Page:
This post is about Sperner systems and about turning the famous LYM inequality into an identity. Typically, people refer to this inequality as the LYM inequality (Lubell-Yamamoto-Meshalkin) but it is worth pointing out that the inequality follows as a corollary from the more general Bollobás inequality. While thinking of this inequality I asked myself about the cases that it turns out to be tight. The answer and more was given by an identity which I am going to state here. It is due to Ahlswede and Zhang and precisely characterizes the deficiency of the Bollobás-LYM inequality. We start by the definition of a Sperner System, also called antichain. We shall call a family of subsets of antichain if no set of is contained in another.

**LYM inequality:** Let be an antichain. Then .

Since the proof is few lines long we sketch it here. Before we see it though let us see the rationale behind it. We may rewrite . This suggests that a double counting argument of permutations may turn out to be of use to us. Indeed!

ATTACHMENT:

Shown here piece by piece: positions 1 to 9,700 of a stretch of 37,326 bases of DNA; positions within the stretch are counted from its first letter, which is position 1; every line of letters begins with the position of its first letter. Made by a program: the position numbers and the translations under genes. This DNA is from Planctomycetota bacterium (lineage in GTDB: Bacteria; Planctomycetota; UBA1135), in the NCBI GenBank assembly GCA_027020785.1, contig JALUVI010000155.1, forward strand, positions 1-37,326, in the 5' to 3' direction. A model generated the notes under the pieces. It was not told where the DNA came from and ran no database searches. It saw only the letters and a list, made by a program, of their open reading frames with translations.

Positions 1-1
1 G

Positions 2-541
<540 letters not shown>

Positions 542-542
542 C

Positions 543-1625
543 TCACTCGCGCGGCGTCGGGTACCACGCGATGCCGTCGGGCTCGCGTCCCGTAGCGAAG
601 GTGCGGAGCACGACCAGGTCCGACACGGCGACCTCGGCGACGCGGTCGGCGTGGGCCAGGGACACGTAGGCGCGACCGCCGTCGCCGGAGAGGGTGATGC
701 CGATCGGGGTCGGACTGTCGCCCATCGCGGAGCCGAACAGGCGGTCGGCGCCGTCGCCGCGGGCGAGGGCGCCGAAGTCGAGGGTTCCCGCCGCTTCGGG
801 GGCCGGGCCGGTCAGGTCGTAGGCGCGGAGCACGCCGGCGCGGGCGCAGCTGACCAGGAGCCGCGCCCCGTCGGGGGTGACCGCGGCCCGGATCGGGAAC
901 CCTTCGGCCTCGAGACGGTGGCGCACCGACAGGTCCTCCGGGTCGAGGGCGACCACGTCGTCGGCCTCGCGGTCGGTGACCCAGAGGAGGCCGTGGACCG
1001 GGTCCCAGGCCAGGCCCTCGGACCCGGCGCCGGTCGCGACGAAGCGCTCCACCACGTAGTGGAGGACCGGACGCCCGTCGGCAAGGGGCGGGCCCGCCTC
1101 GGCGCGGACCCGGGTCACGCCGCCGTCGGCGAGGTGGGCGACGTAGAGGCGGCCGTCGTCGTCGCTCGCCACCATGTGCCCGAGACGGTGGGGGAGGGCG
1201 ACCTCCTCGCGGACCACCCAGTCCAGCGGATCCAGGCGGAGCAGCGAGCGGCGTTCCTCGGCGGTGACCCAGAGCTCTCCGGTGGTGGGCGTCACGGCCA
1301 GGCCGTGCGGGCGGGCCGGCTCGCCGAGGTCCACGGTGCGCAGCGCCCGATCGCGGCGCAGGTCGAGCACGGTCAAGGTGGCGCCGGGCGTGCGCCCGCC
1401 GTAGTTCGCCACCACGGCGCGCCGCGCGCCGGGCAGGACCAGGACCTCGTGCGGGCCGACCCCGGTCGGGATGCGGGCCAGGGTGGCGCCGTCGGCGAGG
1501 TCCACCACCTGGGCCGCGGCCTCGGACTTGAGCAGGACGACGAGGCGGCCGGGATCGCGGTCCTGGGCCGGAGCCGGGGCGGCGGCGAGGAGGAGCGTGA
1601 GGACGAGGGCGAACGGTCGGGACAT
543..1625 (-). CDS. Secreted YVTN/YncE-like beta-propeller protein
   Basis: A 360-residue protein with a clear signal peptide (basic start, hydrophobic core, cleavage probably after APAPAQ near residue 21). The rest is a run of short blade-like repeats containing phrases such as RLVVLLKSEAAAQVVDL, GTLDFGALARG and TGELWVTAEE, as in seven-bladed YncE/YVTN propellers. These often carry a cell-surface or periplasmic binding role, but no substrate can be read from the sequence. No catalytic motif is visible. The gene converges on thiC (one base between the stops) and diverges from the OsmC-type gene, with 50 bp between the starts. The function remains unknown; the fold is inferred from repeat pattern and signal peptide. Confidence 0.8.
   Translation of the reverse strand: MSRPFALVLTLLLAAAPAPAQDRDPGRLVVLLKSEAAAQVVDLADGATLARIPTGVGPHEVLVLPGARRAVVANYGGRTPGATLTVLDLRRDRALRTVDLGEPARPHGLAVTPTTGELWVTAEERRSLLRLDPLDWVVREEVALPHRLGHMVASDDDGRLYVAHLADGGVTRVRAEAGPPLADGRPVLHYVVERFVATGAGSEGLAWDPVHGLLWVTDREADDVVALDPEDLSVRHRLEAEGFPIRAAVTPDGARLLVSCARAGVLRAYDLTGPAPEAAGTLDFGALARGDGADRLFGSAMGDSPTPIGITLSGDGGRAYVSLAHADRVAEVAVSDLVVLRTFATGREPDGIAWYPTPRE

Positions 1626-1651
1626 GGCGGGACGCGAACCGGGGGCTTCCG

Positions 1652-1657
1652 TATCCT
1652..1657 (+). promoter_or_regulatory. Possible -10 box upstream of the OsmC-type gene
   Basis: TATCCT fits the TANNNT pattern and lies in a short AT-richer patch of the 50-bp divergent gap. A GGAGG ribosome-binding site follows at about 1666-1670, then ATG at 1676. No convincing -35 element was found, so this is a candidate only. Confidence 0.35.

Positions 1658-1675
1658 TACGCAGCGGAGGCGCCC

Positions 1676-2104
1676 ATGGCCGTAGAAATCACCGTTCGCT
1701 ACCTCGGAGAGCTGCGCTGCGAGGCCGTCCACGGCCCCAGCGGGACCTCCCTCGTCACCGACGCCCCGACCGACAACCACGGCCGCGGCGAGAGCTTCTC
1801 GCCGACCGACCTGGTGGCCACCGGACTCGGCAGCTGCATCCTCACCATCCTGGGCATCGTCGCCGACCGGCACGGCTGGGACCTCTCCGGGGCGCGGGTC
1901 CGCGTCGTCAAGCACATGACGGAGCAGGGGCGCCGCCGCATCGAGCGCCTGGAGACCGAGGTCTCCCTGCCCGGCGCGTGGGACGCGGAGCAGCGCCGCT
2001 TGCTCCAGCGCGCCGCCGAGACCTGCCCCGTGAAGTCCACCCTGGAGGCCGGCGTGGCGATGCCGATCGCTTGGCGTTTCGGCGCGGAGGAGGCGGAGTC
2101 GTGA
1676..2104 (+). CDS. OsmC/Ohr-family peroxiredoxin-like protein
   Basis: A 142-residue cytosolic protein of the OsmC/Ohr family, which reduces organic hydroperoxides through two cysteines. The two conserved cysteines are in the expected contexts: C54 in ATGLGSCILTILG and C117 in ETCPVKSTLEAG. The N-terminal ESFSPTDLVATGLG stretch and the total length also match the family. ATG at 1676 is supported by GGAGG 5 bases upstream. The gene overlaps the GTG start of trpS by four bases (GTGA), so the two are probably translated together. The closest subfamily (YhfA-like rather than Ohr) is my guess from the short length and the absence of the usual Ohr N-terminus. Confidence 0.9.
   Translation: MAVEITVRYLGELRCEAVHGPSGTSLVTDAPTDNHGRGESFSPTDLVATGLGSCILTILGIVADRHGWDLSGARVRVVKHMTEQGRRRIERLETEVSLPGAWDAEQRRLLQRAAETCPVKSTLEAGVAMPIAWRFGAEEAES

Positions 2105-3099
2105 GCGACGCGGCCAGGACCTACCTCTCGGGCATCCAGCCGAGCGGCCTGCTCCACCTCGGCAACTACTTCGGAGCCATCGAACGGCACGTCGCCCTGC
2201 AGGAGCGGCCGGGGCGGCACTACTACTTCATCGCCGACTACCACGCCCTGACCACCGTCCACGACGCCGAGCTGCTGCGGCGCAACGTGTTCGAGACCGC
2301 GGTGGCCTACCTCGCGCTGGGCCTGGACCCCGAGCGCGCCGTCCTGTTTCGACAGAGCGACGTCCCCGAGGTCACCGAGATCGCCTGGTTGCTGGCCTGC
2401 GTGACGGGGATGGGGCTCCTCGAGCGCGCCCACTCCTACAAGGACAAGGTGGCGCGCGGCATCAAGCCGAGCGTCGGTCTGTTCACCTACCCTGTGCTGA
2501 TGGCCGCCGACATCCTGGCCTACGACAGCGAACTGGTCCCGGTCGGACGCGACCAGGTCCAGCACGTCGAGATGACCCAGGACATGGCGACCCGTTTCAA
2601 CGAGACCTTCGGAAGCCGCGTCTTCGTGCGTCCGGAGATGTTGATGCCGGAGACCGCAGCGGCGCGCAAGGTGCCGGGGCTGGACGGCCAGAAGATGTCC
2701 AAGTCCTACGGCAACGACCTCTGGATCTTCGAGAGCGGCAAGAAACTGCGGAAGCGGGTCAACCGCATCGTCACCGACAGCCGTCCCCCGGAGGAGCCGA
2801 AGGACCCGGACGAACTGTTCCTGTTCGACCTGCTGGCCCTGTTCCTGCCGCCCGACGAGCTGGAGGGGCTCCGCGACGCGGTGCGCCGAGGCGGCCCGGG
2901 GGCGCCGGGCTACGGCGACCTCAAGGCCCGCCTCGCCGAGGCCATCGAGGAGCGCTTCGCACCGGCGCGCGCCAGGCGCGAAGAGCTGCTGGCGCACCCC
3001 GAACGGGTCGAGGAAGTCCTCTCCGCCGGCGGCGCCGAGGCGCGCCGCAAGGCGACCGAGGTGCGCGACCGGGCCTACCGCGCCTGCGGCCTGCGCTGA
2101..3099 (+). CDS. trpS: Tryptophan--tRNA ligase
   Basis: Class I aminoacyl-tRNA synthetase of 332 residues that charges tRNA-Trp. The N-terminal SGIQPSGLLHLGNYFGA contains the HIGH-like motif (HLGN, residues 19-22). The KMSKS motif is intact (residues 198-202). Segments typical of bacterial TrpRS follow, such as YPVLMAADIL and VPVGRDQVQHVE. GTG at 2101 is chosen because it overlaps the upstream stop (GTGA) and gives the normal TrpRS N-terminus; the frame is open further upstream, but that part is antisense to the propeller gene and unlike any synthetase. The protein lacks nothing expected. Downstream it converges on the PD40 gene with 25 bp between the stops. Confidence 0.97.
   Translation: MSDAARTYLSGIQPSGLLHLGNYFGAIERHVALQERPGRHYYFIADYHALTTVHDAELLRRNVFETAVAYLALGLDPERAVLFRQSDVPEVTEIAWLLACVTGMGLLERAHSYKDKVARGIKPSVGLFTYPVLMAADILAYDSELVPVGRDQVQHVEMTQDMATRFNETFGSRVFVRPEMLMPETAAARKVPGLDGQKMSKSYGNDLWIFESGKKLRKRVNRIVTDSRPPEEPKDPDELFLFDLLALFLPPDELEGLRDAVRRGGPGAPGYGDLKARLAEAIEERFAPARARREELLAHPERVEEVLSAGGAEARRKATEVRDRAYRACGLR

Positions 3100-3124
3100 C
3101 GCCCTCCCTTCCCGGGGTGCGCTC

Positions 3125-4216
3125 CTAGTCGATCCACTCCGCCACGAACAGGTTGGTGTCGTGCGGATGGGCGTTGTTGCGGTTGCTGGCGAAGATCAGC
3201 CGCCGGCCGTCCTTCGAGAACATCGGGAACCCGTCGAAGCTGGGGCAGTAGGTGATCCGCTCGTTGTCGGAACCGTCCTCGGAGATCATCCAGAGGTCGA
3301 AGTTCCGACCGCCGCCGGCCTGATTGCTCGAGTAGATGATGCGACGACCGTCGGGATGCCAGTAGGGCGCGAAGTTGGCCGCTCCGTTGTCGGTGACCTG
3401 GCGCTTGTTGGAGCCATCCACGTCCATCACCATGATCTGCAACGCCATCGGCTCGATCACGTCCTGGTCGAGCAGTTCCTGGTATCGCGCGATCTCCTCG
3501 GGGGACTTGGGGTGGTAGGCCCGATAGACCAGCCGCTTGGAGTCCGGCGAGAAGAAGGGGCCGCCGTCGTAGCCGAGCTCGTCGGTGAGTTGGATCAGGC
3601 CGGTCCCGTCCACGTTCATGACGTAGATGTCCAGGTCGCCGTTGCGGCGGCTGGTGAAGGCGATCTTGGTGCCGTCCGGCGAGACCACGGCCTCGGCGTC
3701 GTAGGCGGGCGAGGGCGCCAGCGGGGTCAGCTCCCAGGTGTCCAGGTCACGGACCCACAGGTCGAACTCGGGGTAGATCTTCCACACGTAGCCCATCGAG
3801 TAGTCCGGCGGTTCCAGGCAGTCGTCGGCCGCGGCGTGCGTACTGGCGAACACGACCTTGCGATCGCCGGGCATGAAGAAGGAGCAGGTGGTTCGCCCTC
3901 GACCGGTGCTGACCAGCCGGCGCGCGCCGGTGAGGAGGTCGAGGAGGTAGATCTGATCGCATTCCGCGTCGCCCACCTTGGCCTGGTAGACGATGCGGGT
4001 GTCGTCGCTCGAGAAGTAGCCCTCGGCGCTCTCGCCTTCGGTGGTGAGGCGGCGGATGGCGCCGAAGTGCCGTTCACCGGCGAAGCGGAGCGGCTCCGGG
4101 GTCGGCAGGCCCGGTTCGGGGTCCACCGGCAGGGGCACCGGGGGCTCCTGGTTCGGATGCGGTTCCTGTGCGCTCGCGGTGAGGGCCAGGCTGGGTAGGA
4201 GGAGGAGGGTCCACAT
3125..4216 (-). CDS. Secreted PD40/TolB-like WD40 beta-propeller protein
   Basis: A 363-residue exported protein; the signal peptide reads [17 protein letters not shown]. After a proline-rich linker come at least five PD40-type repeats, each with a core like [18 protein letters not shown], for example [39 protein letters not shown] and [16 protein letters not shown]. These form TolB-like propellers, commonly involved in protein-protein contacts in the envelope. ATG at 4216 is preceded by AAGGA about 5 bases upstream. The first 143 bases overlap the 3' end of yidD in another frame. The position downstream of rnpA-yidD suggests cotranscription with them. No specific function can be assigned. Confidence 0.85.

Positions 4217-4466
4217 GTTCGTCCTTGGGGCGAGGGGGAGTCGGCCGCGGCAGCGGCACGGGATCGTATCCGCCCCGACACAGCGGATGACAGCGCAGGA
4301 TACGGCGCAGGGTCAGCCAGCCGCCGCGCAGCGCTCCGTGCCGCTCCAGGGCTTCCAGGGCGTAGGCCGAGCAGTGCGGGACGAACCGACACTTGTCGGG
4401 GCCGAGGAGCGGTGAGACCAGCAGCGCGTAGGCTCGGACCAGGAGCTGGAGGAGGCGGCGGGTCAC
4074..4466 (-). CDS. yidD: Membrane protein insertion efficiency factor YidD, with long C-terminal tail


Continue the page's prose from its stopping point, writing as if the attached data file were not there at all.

**Proof: ** Let be the set of permutations of the set . Let us say that a permutation contains if the first elements of the permutation form . Obviously, any is contained in permutations. Since is an antichain any permutation contains at most 1 set . Hence the result follows. **QED**

Notice that the Bollobás-LYM inequality can be rewritten as . We also obtain the following corollary which is known as Sperner’s lemma.

**Sperner’s Lemma:** Let be an antichain. Then .

**Proof:** . The result follows directly now. **QED**

Let’s see before going in the Ahlshwede-Zhang identity the Bollobás inequality. It is a “must-know” in extremal combinatorics with many applications.

**Bollobás inequality:** Let and be two sequences of sets such that if and only if . Then , where .

**Proof:** Let be the universe. Let . We will prove the inequality using a double counting argument. Specifically, let our matrix (see my previous post on double counting) be an matrix. Each row corresponds to a pair and each column to each permutation of the set . Now we decide how we place the 1s in our matrix. We will set if the -th pair has the property that every element in comes before any element of in the -th permutation. Now things become way easier. The number of ones per row is and each column has at most 1 (verify these two things on your own!). The result follows directly. **QED**

Finally, what the title of the post is about. I will post more about it in the near future since it got a bit late :). Let’s define the upset generated by as . Finally, for a set and every we define and .

**Ahlswede-Zhang identity:** .

According to the Wikipedia article Rudolf Ahslwede died recently. Here is a video dedicated to his memory and the legacy he left.